Global warming can sometimes destroy life. Take two examples. The effect of warming during the Cretaceous period (-146my to -65my) was mild as it occurred over millions of years and gave life time to adapt. During the Palaeocene /Eocene (PE) epochs (-65my to -34 my) warming took place over thousands of years. Life had less time to adapt and there were extinctions in the sea but life on land had time to adapt.

What of the future? The author asserts that the future cannot be predicted. In any event as warming is not seen to be the problem and all warming is good, the future is not problematical as claimed by conventional climate science. In contrast conventional climate science has tried to get a firmer hand on the future by modelling climate outcomes for various scenarios. This was done after acknowledging that outcomes will depend on uncertainties within the “complex system” called climate. These scenarios indicate that expected outcomes will fall within the range from “modest to catastrophic” over six areas of vulnerability namely, water, food, health, land, environment and people. It recommends that climate action be taken. This recommendation has strategic merit (see g.) and its value is confirmed by a common sense test.

I asked myself the question: “If the effects of warming spread over millions of years has had little affect on life, while warming spread over thousands of years destroyed a lot of marine life but left land life largely unaffected, what do you think the effects would be on marine and land based life if warming is spread over a period of only tens of or perhaps hundreds of years as is now occurring?” Common sense suggested to me that accellerated global warming is likely to do more extensive damage than that done by historical warmings. The effects are likely to extend to land based animals and people with potentially adverse consequences that can only be guessed at. Experience has taught this reviewer that wild and broad generalizations in any context are never true. The wild and broad generalization by the author that “warming is always good” should be evaluated in exactly the same way.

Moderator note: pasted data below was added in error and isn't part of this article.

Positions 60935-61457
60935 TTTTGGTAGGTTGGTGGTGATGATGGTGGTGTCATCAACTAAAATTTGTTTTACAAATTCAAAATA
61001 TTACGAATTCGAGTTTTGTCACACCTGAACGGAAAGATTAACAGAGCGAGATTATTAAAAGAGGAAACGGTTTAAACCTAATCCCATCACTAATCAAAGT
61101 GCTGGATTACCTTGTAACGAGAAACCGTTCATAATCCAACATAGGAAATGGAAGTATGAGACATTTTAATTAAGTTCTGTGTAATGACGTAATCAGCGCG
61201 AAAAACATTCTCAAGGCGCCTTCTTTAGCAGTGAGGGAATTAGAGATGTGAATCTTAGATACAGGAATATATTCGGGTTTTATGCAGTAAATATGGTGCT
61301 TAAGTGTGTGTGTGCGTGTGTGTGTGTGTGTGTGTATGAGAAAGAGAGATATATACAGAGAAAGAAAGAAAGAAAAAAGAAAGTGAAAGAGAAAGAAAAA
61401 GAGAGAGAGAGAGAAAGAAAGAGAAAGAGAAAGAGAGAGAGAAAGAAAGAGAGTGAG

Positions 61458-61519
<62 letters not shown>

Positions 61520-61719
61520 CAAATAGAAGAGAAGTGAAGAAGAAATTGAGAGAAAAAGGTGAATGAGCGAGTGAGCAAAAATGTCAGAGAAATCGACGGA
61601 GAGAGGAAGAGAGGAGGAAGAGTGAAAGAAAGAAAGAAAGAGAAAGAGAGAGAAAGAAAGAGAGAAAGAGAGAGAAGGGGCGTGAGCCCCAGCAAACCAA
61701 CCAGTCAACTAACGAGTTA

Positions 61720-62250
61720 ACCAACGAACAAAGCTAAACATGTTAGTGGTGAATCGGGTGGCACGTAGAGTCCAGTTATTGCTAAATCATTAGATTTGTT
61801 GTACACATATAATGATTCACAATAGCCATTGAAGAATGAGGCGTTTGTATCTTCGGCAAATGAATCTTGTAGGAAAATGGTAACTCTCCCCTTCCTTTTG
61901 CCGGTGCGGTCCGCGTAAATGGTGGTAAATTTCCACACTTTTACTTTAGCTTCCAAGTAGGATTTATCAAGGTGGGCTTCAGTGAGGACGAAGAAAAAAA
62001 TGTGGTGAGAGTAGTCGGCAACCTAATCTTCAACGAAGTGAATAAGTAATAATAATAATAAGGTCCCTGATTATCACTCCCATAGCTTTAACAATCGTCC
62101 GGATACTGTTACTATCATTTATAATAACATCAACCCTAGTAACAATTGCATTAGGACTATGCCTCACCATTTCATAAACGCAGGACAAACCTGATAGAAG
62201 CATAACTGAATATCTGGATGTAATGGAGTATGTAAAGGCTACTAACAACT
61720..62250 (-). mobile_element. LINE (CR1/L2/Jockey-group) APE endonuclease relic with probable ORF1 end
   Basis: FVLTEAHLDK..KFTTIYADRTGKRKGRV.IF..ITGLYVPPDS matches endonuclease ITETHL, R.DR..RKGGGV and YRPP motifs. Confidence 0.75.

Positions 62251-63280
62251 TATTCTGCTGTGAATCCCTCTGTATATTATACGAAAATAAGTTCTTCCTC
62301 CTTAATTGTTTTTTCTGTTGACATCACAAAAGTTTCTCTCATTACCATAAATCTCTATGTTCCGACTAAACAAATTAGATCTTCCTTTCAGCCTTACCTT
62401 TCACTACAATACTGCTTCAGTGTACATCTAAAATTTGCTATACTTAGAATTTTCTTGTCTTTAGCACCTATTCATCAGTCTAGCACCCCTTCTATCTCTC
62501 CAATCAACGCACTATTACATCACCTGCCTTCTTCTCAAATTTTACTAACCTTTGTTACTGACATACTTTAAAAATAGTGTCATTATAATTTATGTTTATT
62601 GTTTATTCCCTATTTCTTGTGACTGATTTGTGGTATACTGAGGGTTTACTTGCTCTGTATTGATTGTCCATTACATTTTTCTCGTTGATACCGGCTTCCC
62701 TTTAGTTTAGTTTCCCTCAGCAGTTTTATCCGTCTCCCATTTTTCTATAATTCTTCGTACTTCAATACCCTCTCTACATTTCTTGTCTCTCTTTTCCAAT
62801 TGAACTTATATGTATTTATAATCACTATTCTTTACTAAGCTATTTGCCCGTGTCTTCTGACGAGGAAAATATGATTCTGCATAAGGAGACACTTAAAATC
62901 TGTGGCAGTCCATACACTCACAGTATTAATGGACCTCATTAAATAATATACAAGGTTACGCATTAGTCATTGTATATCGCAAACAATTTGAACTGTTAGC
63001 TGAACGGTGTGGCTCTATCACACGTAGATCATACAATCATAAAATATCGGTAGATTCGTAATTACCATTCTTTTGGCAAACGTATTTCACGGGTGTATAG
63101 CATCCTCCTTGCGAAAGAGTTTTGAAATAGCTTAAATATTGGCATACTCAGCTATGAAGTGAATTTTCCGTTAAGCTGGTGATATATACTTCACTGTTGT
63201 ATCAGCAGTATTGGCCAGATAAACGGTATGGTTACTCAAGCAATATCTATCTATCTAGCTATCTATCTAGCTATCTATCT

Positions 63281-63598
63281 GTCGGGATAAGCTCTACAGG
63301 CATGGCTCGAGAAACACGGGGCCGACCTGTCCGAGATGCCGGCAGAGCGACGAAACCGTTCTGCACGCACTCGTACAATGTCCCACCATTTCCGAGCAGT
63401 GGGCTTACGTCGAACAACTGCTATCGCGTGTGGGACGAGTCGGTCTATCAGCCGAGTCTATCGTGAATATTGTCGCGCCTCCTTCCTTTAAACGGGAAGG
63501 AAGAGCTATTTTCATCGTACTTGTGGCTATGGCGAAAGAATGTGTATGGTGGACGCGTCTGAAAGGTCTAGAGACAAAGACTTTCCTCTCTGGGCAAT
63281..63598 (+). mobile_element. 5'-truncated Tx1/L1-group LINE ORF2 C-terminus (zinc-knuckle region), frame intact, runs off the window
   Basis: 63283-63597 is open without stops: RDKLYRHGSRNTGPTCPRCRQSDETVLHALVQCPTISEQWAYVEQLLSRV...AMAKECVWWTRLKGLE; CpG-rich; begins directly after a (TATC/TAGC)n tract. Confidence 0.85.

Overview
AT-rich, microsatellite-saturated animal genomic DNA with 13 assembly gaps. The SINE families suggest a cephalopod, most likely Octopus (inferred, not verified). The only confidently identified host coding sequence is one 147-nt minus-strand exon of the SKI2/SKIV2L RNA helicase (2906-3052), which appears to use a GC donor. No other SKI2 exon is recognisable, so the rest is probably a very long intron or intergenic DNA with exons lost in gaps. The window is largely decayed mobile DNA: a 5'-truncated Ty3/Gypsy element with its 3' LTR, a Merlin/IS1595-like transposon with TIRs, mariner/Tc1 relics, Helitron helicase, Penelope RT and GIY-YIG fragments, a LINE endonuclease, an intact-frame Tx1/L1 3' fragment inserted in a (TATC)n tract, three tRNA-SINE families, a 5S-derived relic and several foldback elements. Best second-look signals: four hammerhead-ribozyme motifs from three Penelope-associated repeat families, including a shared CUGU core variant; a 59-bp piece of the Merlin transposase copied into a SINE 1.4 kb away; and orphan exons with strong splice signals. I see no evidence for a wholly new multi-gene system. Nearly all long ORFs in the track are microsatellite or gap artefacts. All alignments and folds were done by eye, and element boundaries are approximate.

c. Bases his assertion that “CO2 can not cause climate change” on flawed evidence.

The author asserts that, “CO2 can not produce climate change”. His apparent proof is of this kind: “very high atmospheric CO2 readings existed during periods of high glaciations so CO2 cannot be a driver of global warming”.

The logic is flawed. The coincidence of high atmospheric CO2 levels with extensive glaciations could show, but does not necessarily show that atmospheric CO2 does not cause warming. Other influences may be greater than that of CO2 or they may mitigate its effects. This is historically illustrated. The author fails to acknowledge that that long periods of very high atmospheric CO2 levels coincided with low levels of solar activity. During these periods the “cooler” sun, would have led to the earth becoming a frozen ice-ball were it not prevented by the warming effect of the atmosphere containing relatively high levels of CO2.

His claim would have had more substance had it been supported by data from tests that established the relationship between the two under different conditions, test periods and systemic changes. His reliance on crude historical data indicates that he has not done the required work.

d. Fails to substantiate his claim that human generated CO2 can not affect climate.

He puts forward a series of arguments. One argument is to deny that CO2 has any material affect on climate. This assertion has not been proven (c. above).

The second is to claim that there is no such thing as a greenhouse effect. This claim is based on the notion that “competition between evaporation, convection, precipitation and radiation create an energy balance in the atmosphere”. He does not produce any evidence to support that statement, does not explain the mechanism by which these factors create an “energy balance”, he does not explain what precisely an energy balance is, does not explain its relationship to either naturally or anthropogenic levels of atmospheric CO2, how those factors interrelate, nor the how his system relates to current climate science models. Essentially he has not given scientific meaning to what he is on about. He certainly does not show that there is no such phenomenon as a “greenhouse effect”.

The third is that that the amount of CO2, as a proportion of total atmosphere, is miniscule, therefore any affect it can exert on climate is likely to be equally miniscule. No evidence was adduced to demonstrate that this claim is true. More importantly the author did not address the key change issue. This is the potentially significant but unknown “marginal” effects that human CO2 intrusions into a natural climate system from outside the system can have on the climate systems natural operation and equilibrium. There is simply no historical precedent by which to judge the likely effect of this phenomenon. The issue is not one of size but relevance of effect. The principles of nuclear fission show how under the right conditions the collision of a few tiny particles can have a very large affect on their much larger environment.

e. Proposes ideas that are not capable of implementation.